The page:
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What is the return on equity by paulj

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									                        What is the return on equity?
                                     By Eric LeRiche

If you give some people a few dollars and limited resources, they can still build a
profitable growing business, others can’t make a profit with several billions dollars worth
of assets.

Return on Equity ROE is viewed as one of the most important financial ratios. It
measures a firm's efficiency at generating profits from every dollar of net assets (assets
minus liabilities), and shows how well a company uses investment dollars to generate
earnings growth. ROE is equal to a fiscal year's net income (after preferred stock
dividends but before common stock dividends) divided by total equity (excluding
preferred shares), expressed as a percentage.

 ROE= NET INCOME/AVERAGE STOCKHOLDER EQUITY

A healthy company may produce an ROE in the 13% to 15% range. Like all metrics,
compare companies in the same industry to get a better picture.

While ROE is a useful measure, it does have some flaws that can give you a false picture,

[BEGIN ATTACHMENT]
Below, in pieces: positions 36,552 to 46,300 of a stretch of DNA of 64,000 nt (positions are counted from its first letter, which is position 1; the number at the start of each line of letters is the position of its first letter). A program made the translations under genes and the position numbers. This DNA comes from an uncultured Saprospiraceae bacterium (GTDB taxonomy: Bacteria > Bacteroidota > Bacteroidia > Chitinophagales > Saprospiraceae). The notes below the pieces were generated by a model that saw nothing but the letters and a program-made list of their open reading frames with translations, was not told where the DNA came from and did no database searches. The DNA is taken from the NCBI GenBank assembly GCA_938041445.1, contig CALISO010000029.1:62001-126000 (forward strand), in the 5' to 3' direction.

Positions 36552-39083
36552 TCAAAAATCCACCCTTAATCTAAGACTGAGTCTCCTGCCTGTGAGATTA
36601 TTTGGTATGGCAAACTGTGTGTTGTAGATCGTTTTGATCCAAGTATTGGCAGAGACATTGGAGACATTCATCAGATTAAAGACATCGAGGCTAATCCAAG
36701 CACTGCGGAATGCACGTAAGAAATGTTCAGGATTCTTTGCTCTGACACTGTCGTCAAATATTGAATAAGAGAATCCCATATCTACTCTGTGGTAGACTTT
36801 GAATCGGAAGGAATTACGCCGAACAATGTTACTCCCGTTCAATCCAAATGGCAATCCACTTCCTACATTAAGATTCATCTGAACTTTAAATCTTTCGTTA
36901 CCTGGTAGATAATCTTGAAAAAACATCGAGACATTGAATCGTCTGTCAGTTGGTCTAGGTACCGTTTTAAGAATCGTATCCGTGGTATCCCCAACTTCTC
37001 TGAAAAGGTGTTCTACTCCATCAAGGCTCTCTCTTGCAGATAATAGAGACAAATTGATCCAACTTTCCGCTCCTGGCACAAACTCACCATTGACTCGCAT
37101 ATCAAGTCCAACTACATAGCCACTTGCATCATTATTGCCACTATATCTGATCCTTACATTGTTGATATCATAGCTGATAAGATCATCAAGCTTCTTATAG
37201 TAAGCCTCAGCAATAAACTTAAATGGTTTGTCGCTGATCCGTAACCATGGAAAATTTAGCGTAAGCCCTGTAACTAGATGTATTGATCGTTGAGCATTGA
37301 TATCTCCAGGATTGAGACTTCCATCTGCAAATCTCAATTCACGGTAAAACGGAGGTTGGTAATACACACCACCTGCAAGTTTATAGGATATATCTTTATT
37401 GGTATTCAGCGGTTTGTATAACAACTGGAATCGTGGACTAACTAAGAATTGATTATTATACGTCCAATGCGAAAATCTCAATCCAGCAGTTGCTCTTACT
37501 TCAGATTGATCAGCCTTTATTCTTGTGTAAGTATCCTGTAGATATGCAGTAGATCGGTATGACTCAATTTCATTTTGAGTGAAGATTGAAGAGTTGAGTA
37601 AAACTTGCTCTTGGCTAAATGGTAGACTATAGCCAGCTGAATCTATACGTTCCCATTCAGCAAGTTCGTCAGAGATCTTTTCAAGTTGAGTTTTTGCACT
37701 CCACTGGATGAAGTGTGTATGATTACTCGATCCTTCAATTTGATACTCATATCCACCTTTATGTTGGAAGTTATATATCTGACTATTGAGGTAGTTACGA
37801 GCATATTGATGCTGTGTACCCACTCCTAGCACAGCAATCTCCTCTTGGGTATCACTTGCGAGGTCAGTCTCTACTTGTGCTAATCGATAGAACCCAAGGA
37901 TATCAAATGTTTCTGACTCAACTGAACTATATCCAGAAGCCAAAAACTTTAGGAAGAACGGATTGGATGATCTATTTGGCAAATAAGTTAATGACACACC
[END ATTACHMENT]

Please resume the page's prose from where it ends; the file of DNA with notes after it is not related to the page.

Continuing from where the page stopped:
so never rely on it alone.

Not all high-ROE companies make good investments. Some industries have high ROE
because they require no assets, such as consulting firms. Other industries require large
infrastructure builds before they generate a penny of profit, such as oil refiners. You
cannot conclude that consulting firms are better investments than refiners just because of
their ROE. Generally, capital-intensive businesses have high barriers to entry, which limit
competition. Another example is a company that carries a large debt and raises funds
through borrowing rather than issuing stock. It will reduce its book value. A lower book
value means you’re dividing by a smaller number so the ROE is artificially higher.

There are other situations such as taking write-downs, stock buy backs, or any other
accounting slight of hand that reduces book value, which will produce a higher ROE
without improving profits.
It may also be more meaningful to look at the ROE over a period of the past five years,
rather than one year to average out any abnormal numbers.

Given that you must look at the total picture, ROE is a useful tool in identifying
companies with a competitive advantage. All other things roughly equal, the company
that can consistently squeeze out more profits with their assets, will be a better
investment in the long run.



Another thing about High ROE: It yields no immediate benefit. Since stock prices are
most strongly determined by earnings per share (EPS), you will be paying twice as much
(in Price/Book terms) for a 20% ROE company as for a 10% ROE company. The benefit
comes from the earnings reinvested in the company at a high ROE rate, which in turn
gives the company a high growth rate.

ROE is presumably irrelevant if the earnings are not reinvested.